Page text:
Going without health insurance can delay when people obtain primary and preventative care, potentially resulting in poorer health. Even more gravely, a lack of private health insurance brings an increased risk of death; uninsurance is to blame for some 44,789 adult deaths across the U.S. every year, according to a new study published online today in the American Journal of Public Health.

The findings show that uninsured Americans—between the ages of 17 and 64—have a 40 percent higher risk of death than those who have private insurance. (Those enrolled in government insurance programs, such as Medicaid and Department of Veterans Affairs insurance, were excluded from the study.) About 46.3 million Americans didn't have health insurance as of 2008, according to the U.S. Census Bureau, and the number is estimated to be higher now since the recession has forced many off of employer health plans.

Previous research by the Institute of Medicine (IOM) employing older data had put the risk of death due to uninsurance closer to 25 percent.

The authors analyzed information from surveys and health examinations of more than 9,000 people that was collected by the Centers for Disease Control and Prevention (CDC) between 1986 and 2000 and checked against death records. Even after controlling for age, gender, race, income, education, employment, smoking, alcohol use, assessed health and BMI, the researchers found "lack of health insurance significantly increased the risk of mortality," they wrote in the paper.

"We doctors have many new ways to prevent deaths from hypertension, diabetes and heart disease—but only if patients can get into our offices and afford their medications," Andrew Wilper, of the University of Washington Medical School in Seattle, and lead study author, said in a prepared statement.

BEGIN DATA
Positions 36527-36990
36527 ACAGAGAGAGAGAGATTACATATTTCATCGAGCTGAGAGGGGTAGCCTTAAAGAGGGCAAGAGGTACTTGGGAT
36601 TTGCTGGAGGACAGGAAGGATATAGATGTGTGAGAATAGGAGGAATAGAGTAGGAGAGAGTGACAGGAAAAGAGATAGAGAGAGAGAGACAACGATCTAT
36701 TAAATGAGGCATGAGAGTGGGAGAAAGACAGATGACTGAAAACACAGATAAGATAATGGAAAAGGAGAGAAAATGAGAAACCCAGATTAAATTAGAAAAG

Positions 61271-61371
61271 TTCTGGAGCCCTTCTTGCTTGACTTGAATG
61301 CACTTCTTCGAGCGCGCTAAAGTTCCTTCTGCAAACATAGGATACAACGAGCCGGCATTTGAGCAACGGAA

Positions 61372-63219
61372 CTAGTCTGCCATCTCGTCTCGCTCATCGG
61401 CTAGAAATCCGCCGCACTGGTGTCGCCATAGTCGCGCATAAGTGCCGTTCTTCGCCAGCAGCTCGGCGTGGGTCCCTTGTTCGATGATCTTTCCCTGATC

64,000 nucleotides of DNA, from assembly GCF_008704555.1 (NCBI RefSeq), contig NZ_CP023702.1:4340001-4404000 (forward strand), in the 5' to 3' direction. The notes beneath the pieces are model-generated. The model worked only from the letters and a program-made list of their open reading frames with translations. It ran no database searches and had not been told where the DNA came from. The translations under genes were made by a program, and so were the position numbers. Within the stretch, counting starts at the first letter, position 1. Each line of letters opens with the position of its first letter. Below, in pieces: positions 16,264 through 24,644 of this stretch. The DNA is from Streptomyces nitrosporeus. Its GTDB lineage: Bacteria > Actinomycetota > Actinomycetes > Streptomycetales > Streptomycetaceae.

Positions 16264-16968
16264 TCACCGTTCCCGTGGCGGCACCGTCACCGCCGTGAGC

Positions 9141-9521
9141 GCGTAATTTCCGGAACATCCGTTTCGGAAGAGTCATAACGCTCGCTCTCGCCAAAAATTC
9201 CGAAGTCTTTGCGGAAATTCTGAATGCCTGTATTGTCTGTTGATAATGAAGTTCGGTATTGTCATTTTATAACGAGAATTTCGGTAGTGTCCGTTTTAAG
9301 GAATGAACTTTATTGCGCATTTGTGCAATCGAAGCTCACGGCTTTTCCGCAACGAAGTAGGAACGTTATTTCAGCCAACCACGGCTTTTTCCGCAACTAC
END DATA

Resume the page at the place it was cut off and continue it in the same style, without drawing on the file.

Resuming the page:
Indeed, the authors concluded that their findings show that, "alternative measures of access to medical care for the uninsured, such as community health centers, do not provide the protection of private health insurance."

Intermittent insurance also appeared to take a toll on health, the authors wrote, although the survey provided no information on the effects of losing or gaining insurance, as it only recorded reported insurance status at the time the survey was taken.

"The Institute of Medicine, using older studies, estimated that one American dies every 30 minutes from lack of health insurance," David Himmelstein, a study co-author and associate professor of medicine at Harvard, said in a prepared statement. "Even this grim figure is an underestimate—now one dies every 12 minutes."

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